28 U.S.C. § 1447(c).

Plaintiff has filed a Motion to Remand this case to state court pursuant to 28 U.S.C. § 1447 based on a lack of subject matter jurisdiction. Defendants do not oppose Plaintiff's Motion to Remand. Therefore, Plaintiffs' Motion to Remand is granted. Additionally, the court finds that it lacks jurisdiction over Plaintiff's case, so the matter must be remanded.

II. Hamburg's Removal of this Matter was Improper

District courts may award "just costs and any actual expenses, including attorney's fees" incurred as a result of a defective removal to federal court. 28 U.S.C. § 1447(c). "Absent unusual circumstances, courts may award attorney's fees under 1447(c) only where the removing party lacked an objectively reasonable basis for seeking removal. Conversely, where an objectively reasonable basis exists, fees should be denied" Martin v. Franklin Capital Corp., 546 U.S. 132, 141 (2005).

Hamburg removed this action pursuant to 28 U.S.C. § 1441, claiming diversity jurisdiction under 28 U.S.C. § 1332.*fn1 The parties agree that complete diversity of citizenship existed when Hamburg filed its Notice of Removal. They dispute whether Hamburg had an objectively reasonable belief that the amount in controversy requirement had been satisfied. The court finds that Hamburg lacked an objectively reasonable basis for removing the matter to federal court. Prior to the enactment of 28 U.S.C. § 1367, the supplemental statute, every plaintiff in a federal case whose jurisdiction relied on 28 U.S.C. § 1332 had to separately satisfy the amount-in-controversy requirement. Zahn v. Int'l Paper Co., 414 U.S. 291, 294 (1973) ("multiple plaintiffs with separate and distinct claims must each satisfy the jurisdictional-amount requirement for suit in the federal courts"); Exxon Mobil Corp. v. Allapatta Servs., Inc., 545 U.S. 546, 554 (2005) (discussing how, before the enactment of § 1367, courts could not exercise supplemental jurisdiction over claims involving additional parties over whom the district courts would lack original jurisdiction were each of the parties standing alone). When Congress enacted 28 U.S.C. § 1367 in 1990, the jurisdictional reach of district courts expanded. See Exxon Mobil Corp., 545 U.S at 557-59. As the Supreme Court has explained, 28 U.S.C. § 1367 permits district courts to exercise supplemental jurisdiction over additional plaintiffs in a class action who fail to satisfy the minimum amount in controversy requirement for diversity jurisdiction, as long as the other elements of diversity jurisdiction are present and at least one plaintiff satisfies the amount in controversy requirement. In Exxon Mobil Corp., the Court wrote, The single question before us . . . is whether a diversity case in which the claims of some plaintiffs satisfy the amount-in-controversy requirement, but the claims of other plaintiffs do not, presents a 'civil action of which the district courts have original jurisdiction.' If the answer is yes, § 1367(a) confers supplemental jurisdiction over all claims, including those that do not independently satisfy the amount-in-controversy requirement, if the claims are part of the same Article III case or controversy. . . . We now conclude the answer must be yes. When the well-pleaded complaint contains at least one claim that satisfies the amount-in-controversy requirement, and there are no other relevant jurisdictional defects, the district court, beyond all question, has original jurisdiction over that claim. The presence of other claims in the complaint, over which the district court may lack original jurisdiction, is of no moment. If the court has original jurisdiction over a single claim in the complaint, it has original jurisdiction over a 'civil action' within the meaning of § 1367(a), even if the civil action over which it has jurisdiction comprises fewer claims than were included in the complaint. Once the court determines it has original jurisdiction over the civil action, it can turn to the question whether it has a constitutional and statutory basis for exercising supplemental jurisdiction over the other claims in the action. 545 U.S. at 558-59.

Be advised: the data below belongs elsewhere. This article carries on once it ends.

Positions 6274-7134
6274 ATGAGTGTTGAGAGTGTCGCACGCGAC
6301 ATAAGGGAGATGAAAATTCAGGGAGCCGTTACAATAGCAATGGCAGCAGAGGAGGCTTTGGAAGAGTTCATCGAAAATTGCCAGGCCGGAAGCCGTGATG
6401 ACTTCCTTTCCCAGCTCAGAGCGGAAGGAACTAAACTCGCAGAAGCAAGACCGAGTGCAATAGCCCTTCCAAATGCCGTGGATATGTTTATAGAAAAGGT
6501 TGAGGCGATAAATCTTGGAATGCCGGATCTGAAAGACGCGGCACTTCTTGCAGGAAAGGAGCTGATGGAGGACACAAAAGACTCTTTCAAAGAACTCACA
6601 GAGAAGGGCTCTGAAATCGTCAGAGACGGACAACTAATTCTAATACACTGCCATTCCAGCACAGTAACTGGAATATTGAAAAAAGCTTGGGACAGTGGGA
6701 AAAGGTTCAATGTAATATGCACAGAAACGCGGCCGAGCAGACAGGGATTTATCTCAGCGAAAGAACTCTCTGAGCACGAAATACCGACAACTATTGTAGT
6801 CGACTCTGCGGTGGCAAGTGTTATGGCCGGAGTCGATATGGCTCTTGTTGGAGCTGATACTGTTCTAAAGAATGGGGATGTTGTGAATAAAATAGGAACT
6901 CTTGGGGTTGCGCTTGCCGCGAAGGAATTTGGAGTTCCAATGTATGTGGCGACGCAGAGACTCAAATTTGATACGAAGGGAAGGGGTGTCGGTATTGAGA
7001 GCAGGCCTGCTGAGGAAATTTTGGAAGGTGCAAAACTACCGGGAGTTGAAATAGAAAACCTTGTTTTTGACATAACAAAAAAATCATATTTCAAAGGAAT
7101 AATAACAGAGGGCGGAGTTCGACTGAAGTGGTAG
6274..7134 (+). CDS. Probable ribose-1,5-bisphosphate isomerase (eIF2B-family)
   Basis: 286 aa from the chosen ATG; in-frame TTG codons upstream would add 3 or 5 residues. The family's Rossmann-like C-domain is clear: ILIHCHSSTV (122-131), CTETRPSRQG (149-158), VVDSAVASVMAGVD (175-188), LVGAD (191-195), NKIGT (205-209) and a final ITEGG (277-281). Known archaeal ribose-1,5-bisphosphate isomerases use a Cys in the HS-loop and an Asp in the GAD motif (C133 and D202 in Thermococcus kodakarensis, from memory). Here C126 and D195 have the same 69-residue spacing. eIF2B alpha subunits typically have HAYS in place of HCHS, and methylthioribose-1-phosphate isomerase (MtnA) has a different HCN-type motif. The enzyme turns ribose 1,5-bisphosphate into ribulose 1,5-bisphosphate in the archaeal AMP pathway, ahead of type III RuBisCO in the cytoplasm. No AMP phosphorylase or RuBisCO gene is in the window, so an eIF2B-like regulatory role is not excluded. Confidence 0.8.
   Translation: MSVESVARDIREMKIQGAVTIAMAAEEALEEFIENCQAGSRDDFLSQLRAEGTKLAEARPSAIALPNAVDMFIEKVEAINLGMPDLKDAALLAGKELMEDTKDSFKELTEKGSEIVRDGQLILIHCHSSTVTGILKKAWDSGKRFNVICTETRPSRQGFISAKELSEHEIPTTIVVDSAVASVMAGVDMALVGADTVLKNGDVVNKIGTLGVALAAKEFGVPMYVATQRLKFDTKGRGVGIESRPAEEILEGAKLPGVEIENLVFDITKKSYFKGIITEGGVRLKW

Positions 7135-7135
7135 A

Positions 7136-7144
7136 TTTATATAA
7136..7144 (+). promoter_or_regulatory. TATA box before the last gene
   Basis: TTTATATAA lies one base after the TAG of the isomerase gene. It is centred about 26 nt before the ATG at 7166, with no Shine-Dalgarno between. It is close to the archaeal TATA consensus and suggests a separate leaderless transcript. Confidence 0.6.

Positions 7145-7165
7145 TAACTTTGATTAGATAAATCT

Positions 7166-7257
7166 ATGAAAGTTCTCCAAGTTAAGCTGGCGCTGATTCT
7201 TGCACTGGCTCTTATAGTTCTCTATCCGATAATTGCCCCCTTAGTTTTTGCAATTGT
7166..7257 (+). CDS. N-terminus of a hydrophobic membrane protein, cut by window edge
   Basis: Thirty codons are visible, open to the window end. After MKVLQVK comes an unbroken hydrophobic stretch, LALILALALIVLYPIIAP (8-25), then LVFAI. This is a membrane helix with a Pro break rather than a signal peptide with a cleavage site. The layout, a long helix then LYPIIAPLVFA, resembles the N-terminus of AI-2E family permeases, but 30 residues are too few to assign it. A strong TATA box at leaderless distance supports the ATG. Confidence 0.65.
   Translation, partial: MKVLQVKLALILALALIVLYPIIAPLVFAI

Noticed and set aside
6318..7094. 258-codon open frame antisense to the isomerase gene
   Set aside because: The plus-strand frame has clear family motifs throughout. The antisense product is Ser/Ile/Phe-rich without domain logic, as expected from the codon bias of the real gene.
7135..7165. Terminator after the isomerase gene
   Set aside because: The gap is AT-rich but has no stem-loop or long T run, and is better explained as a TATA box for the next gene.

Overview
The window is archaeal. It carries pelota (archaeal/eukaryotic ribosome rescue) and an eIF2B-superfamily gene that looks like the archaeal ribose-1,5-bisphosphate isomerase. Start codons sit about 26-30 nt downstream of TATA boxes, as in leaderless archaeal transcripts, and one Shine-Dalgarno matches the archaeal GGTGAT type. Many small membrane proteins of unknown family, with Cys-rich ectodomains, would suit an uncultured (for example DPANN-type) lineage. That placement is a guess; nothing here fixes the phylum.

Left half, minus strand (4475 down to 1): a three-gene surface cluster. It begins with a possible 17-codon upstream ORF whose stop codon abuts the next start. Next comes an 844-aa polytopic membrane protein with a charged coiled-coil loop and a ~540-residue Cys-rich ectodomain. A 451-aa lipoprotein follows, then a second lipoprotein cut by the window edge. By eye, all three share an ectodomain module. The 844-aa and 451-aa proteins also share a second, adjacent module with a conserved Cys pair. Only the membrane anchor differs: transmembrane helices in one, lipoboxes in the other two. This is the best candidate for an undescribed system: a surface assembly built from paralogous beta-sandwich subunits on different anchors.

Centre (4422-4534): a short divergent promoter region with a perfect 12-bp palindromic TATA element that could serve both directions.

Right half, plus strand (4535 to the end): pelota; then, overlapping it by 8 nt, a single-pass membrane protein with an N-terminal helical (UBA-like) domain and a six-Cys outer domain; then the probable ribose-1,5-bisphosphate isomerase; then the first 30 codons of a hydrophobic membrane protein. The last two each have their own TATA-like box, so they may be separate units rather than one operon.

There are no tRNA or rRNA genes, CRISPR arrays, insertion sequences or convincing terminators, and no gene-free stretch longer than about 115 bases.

The claims of a putative plaintiff class cannot be aggregated for purposes of determining the amount in controversy upon removal. Meritcare Inc. v. St. Paul Mercury Ins. Co., 166 F.3d 214, 218, 223 (3d Cir.1999) (class action plaintiffs may not aggregate claims of class members to reach jurisdictional threshold), abrogated on other grounds by Exxon Mobil Corp. v. Allapatta Servs., Inc., 545 U.S. 546 (2005). Furthermore, in a 28 U.S.C. § 1332 diversity action, a named plaintiff must satisfy the amount in controversy requirement. Exxon Mobil Corp., 545 U.S. at 549 ("where the other elements of jurisdiction are present and at least one named plaintiff in the action satisfies the amount-in-controversy requirement, § 1367 does authorize supplemental jurisdiction over the claims of other plaintiffs in the same Article III case or controversy, even if those claims are for less than the jurisdictional amount specified in the statute setting forth the requirements for diversity jurisdiction").